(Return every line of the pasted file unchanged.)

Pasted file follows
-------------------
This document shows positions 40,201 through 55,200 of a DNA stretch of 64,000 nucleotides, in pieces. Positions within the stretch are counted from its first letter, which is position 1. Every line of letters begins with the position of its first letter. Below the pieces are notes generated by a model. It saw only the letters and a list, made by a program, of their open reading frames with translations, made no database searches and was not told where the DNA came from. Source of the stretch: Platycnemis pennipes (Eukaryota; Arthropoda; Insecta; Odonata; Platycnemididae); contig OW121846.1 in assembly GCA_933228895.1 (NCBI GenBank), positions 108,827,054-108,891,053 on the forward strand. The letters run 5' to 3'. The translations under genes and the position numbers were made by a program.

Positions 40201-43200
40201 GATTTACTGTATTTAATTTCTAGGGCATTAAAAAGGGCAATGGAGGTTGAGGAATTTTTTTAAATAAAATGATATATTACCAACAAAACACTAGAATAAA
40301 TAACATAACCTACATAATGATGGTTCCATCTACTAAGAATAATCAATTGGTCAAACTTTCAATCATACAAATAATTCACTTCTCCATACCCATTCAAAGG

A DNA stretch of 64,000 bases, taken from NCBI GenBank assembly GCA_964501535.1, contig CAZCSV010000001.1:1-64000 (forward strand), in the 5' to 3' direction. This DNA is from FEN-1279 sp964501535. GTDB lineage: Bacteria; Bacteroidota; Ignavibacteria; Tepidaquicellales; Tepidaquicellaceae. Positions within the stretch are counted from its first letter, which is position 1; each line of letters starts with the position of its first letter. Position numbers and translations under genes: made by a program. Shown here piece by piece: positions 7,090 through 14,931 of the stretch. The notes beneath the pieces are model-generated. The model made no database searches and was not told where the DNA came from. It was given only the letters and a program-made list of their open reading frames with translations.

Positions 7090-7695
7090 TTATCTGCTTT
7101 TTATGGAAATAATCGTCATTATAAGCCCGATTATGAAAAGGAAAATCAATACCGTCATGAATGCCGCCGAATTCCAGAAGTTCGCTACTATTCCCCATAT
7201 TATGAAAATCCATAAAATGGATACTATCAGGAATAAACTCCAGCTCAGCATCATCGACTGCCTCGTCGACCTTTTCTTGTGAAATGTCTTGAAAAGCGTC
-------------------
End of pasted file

This document shows positions 40,201 through 55,200 of a DNA stretch of 64,000 nucleotides, in pieces. Positions within the stretch are counted from its first letter, which is position 1. Every line of letters begins with the position of its first letter. Below the pieces are notes generated by a model. It saw only the letters and a list, made by a program, of their open reading frames with translations, made no database searches and was not told where the DNA came from. Source of the stretch: Platycnemis pennipes (Eukaryota; Arthropoda; Insecta; Odonata; Platycnemididae); contig OW121846.1 in assembly GCA_933228895.1 (NCBI GenBank), positions 108,827,054-108,891,053 on the forward strand. The letters run 5' to 3'. The translations under genes and the position numbers were made by a program.

Positions 40201-43200
40201 GATTTACTGTATTTAATTTCTAGGGCATTAAAAAGGGCAATGGAGGTTGAGGAATTTTTTTAAATAAAATGATATATTACCAACAAAACACTAGAATAAA
40301 TAACATAACCTACATAATGATGGTTCCATCTACTAAGAATAATCAATTGGTCAAACTTTCAATCATACAAATAATTCACTTCTCCATACCCATTCAAAGG

A DNA stretch of 64,000 bases, taken from NCBI GenBank assembly GCA_964501535.1, contig CAZCSV010000001.1:1-64000 (forward strand), in the 5' to 3' direction. This DNA is from FEN-1279 sp964501535. GTDB lineage: Bacteria; Bacteroidota; Ignavibacteria; Tepidaquicellales; Tepidaquicellaceae. Positions within the stretch are counted from its first letter, which is position 1; each line of letters starts with the position of its first letter. Position numbers and translations under genes: made by a program. Shown here piece by piece: positions 7,090 through 14,931 of the stretch. The notes beneath the pieces are model-generated. The model made no database searches and was not told where the DNA came from. It was given only the letters and a program-made list of their open reading frames with translations.

Positions 7090-7695
7090 TTATCTGCTTT
7101 TTATGGAAATAATCGTCATTATAAGCCCGATTATGAAAAGGAAAATCAATACCGTCATGAATGCCGCCGAATTCCAGAAGTTCGCTACTATTCCCCATAT
7201 TATGAAAATCCATAAAATGGATACTATCAGGAATAAACTCCAGCTCAGCATCATCGACTGCCTCGTCGACCTTTTCTTGTGAAATGTCTTGAAAAGCGTC